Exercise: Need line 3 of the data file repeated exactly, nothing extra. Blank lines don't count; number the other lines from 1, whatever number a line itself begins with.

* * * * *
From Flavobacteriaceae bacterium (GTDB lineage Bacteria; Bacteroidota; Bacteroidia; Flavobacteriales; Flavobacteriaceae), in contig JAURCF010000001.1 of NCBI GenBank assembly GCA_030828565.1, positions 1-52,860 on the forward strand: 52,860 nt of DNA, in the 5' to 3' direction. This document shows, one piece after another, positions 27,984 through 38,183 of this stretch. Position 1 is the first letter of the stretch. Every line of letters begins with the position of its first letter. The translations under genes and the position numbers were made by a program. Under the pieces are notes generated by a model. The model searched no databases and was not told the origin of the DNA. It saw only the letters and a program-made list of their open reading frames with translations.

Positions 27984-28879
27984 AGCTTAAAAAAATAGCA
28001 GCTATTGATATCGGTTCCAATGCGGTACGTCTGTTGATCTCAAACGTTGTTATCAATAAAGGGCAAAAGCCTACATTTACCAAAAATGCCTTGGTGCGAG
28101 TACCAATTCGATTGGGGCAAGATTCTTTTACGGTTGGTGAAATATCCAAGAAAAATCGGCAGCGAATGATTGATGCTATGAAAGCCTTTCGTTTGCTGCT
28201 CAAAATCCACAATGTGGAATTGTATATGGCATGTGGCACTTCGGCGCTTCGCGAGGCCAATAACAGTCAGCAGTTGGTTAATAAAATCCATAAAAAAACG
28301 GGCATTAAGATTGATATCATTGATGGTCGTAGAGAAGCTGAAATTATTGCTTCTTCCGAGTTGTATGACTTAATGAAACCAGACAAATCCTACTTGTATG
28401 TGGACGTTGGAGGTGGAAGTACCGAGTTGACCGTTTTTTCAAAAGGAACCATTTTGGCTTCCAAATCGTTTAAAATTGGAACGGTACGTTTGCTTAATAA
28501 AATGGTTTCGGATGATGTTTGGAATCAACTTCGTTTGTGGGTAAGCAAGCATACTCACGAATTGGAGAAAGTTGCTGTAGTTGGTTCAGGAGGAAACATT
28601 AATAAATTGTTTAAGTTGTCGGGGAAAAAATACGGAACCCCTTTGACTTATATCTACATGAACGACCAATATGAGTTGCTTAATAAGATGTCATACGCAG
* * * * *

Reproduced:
27984 AGCTTAAAAAAATAGCA